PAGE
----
You can reinforce your security awareness training with positive feedback. Always reward the behavior you want to model and try to make training fun, rather than a chore. Back regular training with clear and accessible policies and technical controls that layout expectations and responsibilities for reporting, investigating, and mitigating issues where necessary. Build in a feedback system, as this will encourage people to be more vigilant and to report anything suspicious.

2) Update and properly configure software

Unpatched software is the second most common way onto networks for ransomware. It’s relatively easy and takes little effort for cybercriminals to try and exploit known vulnerabilities in software. The longer you take to install crucial updates that often include security fixes, the more likely it is for ransomware to infiltrate your network. Any internet-accessible software should be kept up to date with the latest security patches as a priority.

It’s also crucial to properly configure all the software you use and remove any default accounts. Another easy way in for attackers is to use default admin credentials to access software and devices on your network. Sometimes vulnerabilities lie in unused modules and features of the software you use, so proper configuration is very important.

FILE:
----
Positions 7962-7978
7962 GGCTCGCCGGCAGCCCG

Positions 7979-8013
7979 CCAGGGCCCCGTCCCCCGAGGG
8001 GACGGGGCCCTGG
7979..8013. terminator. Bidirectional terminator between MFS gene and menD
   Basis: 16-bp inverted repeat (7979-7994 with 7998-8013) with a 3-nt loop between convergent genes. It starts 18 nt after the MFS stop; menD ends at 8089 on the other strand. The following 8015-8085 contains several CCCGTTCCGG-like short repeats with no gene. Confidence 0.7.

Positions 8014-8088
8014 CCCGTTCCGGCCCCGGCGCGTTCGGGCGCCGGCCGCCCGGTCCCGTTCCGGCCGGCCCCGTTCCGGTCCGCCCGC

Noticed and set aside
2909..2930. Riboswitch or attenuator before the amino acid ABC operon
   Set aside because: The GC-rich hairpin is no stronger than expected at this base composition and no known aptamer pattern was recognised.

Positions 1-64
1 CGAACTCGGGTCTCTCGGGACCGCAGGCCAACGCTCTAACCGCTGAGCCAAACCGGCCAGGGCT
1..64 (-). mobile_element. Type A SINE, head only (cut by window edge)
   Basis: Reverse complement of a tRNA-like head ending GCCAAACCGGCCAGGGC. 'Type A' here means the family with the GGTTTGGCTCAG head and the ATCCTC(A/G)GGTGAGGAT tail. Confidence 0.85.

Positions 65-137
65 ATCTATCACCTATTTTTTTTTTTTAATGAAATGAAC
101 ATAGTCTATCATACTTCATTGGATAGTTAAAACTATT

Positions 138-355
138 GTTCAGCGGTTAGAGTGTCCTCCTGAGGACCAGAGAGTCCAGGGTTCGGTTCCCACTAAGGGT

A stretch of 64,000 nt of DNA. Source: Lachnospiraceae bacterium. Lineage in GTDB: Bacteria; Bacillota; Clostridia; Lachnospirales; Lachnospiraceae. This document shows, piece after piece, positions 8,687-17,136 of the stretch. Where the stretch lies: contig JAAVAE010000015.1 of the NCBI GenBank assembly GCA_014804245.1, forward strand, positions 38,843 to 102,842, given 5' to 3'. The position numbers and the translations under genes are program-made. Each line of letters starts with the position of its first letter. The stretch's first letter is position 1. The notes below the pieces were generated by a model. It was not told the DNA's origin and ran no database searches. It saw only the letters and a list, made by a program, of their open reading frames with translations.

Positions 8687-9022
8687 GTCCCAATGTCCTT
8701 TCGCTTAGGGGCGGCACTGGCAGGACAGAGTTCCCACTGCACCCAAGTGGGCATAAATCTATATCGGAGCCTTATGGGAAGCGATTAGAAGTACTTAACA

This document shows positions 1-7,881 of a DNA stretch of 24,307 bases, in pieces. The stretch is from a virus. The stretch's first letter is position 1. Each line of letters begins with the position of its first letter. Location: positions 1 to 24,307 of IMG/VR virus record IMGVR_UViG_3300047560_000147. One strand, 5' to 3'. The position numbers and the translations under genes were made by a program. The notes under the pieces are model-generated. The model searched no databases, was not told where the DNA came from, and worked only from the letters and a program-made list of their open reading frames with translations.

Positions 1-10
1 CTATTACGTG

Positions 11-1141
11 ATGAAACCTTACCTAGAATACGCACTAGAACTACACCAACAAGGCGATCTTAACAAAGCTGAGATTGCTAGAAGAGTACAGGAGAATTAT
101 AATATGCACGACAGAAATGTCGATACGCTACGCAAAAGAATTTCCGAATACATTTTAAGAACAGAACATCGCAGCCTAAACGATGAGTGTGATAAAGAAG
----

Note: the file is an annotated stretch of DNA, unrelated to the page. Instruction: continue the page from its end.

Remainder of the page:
3) Restrict access and permissions

Deploying access controls is a great way to prevent attackers from gaining a foothold on your network and limiting the damage they can do if they do gain access. Start by reviewing permissions and ensure that employees only have access to files they need for daily duties. By restricting access and admin rights you can prevent one set of stolen credentials from infecting your whole network.